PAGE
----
# What's that shiny thing over there?

Why it's High Level Language Computer Architecture and building an FFP Machine in Verilog! Here to distract me away from databases.

School's winding down, only four weeks left to go. For a final project in a verilog class I'm going to try and implement a FFP machine architecture, and if I have the time make a Scheme to FFP layer since, while FFP is basically just Scheme with <'s and >'s, Scheme is better.

I'll still be reading about the database when I can and hopefully I'll have a couple blog posts up about it by May at latest. At least I'll be able to share the results of the FFP Machine attempt, since my grade depends on it getting at least mostly working! I'll also give a link dump at some point to all the sources I've found that may be interesting to someone else.

# Let's build a database!

As I may or may not have mentioned, I work with LucidDB in my day-job. It's pretty awesome, and I've learned a lot, though the underpinnings of the database architecture itself are still fairly mysterious to me. I would wager there are some low-hanging fruits in the C++-based Fennel core that could result in significant speedups of certain queries, but it's a complicated code base that it's confusing where to begin.

So! In order to better my own understanding of databases in general, I'm going to build a Persistent Almost-Relational Object Database sYstem. If you're intimately familiar with database literature, perhaps you recognize the PARODY acronym from the book C++ Database Development. Indeed, I recently bought the 1994 book for \$4 (with free shipping) off Amazon. It even came with a floppy disk!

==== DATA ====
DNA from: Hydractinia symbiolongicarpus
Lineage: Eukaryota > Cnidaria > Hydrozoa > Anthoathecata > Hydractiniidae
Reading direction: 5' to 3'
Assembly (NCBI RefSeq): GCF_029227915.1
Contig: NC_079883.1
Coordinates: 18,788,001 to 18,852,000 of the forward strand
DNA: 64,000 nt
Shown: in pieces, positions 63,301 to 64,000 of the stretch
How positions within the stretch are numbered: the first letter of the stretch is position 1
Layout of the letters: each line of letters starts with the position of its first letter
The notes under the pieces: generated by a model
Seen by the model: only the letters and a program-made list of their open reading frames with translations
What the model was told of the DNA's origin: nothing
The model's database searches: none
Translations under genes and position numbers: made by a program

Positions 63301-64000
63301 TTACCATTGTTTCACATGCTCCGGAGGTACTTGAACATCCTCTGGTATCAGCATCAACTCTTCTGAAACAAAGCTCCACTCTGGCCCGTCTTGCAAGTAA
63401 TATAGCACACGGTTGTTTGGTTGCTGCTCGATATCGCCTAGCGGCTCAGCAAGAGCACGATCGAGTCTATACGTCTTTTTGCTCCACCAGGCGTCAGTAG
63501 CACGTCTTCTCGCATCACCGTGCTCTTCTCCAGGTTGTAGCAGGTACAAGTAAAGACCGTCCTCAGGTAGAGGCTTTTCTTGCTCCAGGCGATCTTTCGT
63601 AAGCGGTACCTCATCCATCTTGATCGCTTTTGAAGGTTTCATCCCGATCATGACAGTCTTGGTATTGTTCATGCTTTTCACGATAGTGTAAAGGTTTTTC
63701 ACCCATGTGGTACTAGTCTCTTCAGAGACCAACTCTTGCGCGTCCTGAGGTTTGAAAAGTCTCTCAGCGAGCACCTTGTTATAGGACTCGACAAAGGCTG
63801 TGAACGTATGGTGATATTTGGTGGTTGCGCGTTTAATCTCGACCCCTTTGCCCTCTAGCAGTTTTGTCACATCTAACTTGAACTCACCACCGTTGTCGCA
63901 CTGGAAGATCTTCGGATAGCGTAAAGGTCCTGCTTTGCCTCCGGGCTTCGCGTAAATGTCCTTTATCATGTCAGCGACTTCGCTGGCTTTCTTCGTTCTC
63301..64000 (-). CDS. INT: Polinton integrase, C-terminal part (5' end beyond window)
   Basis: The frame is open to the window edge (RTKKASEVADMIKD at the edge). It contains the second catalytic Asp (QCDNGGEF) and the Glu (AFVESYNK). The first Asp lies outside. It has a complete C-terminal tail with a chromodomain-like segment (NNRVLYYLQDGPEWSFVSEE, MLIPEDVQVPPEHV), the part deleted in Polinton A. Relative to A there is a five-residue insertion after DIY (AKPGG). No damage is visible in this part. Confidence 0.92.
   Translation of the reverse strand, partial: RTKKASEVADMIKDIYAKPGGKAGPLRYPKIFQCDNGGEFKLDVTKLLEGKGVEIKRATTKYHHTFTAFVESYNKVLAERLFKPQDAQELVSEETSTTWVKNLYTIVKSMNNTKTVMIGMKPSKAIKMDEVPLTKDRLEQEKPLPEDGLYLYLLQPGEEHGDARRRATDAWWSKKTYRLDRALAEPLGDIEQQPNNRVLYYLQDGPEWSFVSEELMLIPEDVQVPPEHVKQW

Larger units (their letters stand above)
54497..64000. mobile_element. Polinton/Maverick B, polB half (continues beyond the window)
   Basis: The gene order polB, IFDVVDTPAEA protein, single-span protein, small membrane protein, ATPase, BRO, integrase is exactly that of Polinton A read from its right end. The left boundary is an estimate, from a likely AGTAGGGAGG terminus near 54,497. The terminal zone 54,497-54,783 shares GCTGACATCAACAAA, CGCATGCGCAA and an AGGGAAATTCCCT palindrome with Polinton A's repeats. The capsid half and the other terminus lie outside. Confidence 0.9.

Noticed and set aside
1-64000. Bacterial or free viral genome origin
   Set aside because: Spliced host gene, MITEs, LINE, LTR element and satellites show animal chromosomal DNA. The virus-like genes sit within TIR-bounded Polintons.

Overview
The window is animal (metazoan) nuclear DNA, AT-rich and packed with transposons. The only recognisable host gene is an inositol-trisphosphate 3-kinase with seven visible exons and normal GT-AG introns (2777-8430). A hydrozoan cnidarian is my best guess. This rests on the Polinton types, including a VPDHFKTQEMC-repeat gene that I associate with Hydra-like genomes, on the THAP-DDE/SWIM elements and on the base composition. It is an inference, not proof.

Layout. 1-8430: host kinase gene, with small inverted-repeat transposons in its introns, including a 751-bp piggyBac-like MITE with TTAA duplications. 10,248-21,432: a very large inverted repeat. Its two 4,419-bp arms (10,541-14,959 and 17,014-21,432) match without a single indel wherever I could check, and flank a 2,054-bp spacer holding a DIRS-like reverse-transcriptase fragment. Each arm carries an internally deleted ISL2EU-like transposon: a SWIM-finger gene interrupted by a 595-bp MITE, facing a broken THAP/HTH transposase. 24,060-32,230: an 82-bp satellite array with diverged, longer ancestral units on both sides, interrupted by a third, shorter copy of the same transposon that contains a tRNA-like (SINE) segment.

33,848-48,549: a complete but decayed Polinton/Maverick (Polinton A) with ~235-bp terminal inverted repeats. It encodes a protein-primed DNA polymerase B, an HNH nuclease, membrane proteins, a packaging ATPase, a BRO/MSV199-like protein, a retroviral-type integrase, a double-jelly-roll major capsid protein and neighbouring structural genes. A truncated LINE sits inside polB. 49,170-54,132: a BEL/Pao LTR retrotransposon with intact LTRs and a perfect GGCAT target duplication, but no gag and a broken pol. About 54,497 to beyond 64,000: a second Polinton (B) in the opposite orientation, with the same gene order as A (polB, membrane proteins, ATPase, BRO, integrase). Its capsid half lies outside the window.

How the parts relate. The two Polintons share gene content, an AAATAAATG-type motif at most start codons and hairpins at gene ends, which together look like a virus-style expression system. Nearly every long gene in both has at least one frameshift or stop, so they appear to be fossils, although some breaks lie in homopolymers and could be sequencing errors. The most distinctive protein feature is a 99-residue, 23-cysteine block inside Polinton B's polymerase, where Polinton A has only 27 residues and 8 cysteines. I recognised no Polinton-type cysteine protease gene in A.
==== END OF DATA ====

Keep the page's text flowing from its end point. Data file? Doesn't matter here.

The book grants liberal usage of the code, so long as it's not republished somewhere. Since I'm going to use Python instead of C++, I can avoid this restriction. (Also, I like Python way more, and since this is going to be more of a toy database I don't think the performance penalties of Python really matter.) You can follow my progress on my GitHub account's project page (I'm calling it PARODPY), and I'll occasionally blog about my progress, explaining things (largely to myself, as this is foremost an educational experience) in a similar manner to the book. For particularly interesting bits of C++ code I may show a comparison to the Python, and I'll be relying on fair use laws and the fact that it's from 1994 to protect me from any evil thoughts the author may have about his work being discussed. :)

For whatever reason, my Non-Violence for a modern world post is my most popular post. Yet oddly, my AWStats shows the hit is on the ID based url of 72. Yet Google can't find any link: references to it.

So I'm adding in Google Analytics, because hey, data is useful and I'd rather have data than remain ignorant.

This does bring me one step closer to hypocrisy, however. See, I use NoScript, and I don't allow Google Analytics to track me. Oh well. I can still promise this blog will never have ads.

# Spring Security: basic auth custom message passing

I don't like Spring Security. Nevertheless, it's what I'm using for an application, so I had to learn more about it than I cared for. Let me describe my scenario, and my wishes.

Using basic authentication means sending some sort of authentication token up to the server with each request. This has some downsides, notably sending the password in the clear (it doesn't matter if it's base-64 encoded) every request. While yes sending a session cookie or some other identifier has the same risk of being sniffed in the network, at least when someone hijacks your session they don't also know your password that you might use for other services. This is why sites should ask for the old password before letting you change to a new one.